While regulators and law enforcement officials around the world have found it difficult to convict individuals because of fraud stemming from the global financial crisis, they have been busy doling out some eye-watering fines relating to anti-money-laundering (AML) and know-your-customer (KYC) infractions.
Over the last 18 months, Taiwan’s Mega Bank was hit with a $180 million fine for such offenses, an unnamed Canadian bank was fined $1.1 million, Barclays Bank settled for a massive $2.4 billion haul, Aegis Capital was brought in for $950,000, the Hong Kong authorities told the State Bank of India to fork out $970,000, and India’s Kamalakshi Finance had its trading halted. These are just a handful of penalties dished out by global regulators and many of the industry’s largest banks have been guilty of one AML/KYC infraction or another since 2010.
Banks are increasingly worried about AML/KYC processes as fines cut into all aspects of the organization; an infraction on the retail side will hurt the institutional side, and vice versa. But it’s a daunting task. Do you genuinely know your customer? Do you understand where the money is coming from? What is the source of wealth? Are there substantial concentrations in a particular fund from a particular investor? Who is that investor? What’s the structure of that investor? After all, the difference between a high net-worth investor (HNWI) from a foreign entity versus Calpers investing money is quite different, and the levels of due diligence needed change accordingly.
A Team Effort
It is possible that a centralized utility could be a more efficient way for the banks and regulators to share AML data and prevent the occurrence of such activities, which have been increasingly difficult to handle. Panelists at this year’s Sydney Financial Information and Technology Summit, a Waters-run event, indicated that Australia might look to build a utility to help with AML/KYC needs. (Australia uses the acronym CFT—combating the financing of terrorism—instead of KYC.)
Dipen Mehta, global head of data, architecture and innovation at Standard Chartered, says having a central utility would make it easier for banks to detect potential fraudulent activities, whereas individually, those transactions might not be enough to trace and label as possibly malicious.
“If we can share the data and there’s a centralized utility around that managed by a regulator—though I know it’s not the regulator’s role—to which all data on these transactions from a certain counterparty against Westpac, Standard Chartered, ANZ, and so on, can be tracked, I’d be able to get a much more interesting picture and it’s clearer to pinpoint any fraudulent activity,” said Mehta, speaking at a Waters conference in April.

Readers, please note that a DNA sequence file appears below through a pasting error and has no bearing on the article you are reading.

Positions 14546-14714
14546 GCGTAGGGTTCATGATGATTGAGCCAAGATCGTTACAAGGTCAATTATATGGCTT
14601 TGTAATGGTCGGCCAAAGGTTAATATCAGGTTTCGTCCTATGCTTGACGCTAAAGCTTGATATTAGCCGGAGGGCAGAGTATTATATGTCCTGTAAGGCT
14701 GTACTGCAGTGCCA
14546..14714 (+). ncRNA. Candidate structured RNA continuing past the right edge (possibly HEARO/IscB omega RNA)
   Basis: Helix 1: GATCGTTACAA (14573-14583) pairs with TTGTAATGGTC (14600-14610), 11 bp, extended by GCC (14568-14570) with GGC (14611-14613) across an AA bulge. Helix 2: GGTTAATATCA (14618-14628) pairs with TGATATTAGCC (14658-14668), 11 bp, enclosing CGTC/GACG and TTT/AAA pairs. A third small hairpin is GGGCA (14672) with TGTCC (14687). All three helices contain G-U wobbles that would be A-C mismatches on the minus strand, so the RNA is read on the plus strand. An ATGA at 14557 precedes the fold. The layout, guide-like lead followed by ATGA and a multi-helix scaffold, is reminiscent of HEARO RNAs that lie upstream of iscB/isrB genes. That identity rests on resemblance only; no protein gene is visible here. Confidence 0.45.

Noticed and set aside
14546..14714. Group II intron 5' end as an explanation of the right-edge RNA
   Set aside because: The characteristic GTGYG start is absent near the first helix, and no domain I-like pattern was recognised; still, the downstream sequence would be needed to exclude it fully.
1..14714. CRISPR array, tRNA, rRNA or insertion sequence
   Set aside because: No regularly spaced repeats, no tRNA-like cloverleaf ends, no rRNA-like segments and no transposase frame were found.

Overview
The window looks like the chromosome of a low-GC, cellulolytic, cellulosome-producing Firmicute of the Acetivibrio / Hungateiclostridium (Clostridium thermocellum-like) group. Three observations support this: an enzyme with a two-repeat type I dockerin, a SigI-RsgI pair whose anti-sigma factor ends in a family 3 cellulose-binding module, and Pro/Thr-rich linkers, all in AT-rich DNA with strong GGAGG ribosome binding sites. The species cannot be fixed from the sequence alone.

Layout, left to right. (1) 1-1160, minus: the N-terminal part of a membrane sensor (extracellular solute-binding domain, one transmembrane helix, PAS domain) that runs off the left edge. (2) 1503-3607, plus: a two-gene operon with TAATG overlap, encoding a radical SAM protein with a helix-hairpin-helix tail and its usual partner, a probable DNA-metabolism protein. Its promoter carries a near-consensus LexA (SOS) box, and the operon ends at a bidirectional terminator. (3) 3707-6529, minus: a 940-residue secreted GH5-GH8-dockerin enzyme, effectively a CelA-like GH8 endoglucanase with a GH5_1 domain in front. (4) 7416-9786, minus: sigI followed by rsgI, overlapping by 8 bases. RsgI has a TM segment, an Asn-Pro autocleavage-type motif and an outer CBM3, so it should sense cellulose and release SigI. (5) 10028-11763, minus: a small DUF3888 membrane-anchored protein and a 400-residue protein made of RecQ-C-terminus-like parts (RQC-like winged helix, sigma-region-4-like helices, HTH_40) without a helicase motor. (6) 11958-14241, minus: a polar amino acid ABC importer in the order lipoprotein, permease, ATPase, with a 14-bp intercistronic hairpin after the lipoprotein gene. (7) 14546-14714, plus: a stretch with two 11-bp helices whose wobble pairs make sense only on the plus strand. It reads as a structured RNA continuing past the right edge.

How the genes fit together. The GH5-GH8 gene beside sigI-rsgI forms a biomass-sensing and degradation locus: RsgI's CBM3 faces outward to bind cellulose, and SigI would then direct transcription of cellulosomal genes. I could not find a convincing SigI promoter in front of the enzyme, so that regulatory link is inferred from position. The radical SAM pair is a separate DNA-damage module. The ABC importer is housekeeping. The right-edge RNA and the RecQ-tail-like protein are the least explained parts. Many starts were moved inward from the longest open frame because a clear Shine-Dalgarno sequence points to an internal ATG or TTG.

Maria Milosavljevic, CIO at the Australia Transaction Reports and Analysis Centre (Austrac), an Australian government unit tasked with financial transaction surveillance to prevent money laundering and tax evasion, questioned whether it is the regulator’s role to establish such a unit.
“We are also asking that question: Is it the regulator’s role? Should we be doing it? Should we be working more on it? Within law enforcement, we second people from agency to agency so that we share knowledge. Why not share more between the private sector, and not just from the private sector into Austrac, but also from Austrac into the private sector?” she asked.
Value of the Utility Approach
Matthew Stauffer, CEO of Clarient Global, says that a utility approach would enable the industry to manage data as a strategic asset across firms to better service clients and make smarter business decisions. “A single source of client data and documents, or a global utility, would bring significant benefits to the industry, in Asia and around the world,” he said. “Today, firms are challenged with managing duplicative, costly, bilateral document exchange processes that reach far beyond AML and KYC compliance, and extend to the entire client lifecycle.”
Users of this model, he added, would benefit from enhanced risk management and increased efficiency and compliance capabilities, as well as a reduction in costs resulting from multiple, siloed data programs across different business lines.
Milosavljevic said that Australia’s New Payments Platform (NPP) is one service that Austrac is considering discussing with the industry, adding that there are also many other potential options. According to the Australian Payments Clearing Association, the NPP is an industry initiative to develop new national infrastructure for fast, flexible, data-rich payments in Australia.
In 2012, the Reserve Bank of Australia (RBA) published a review setting out objectives for the Australian payments system, including the ability for users to make real-time payments, and send more complete remittance information with payments. The review led to the proposal of the NPP to meet those objectives.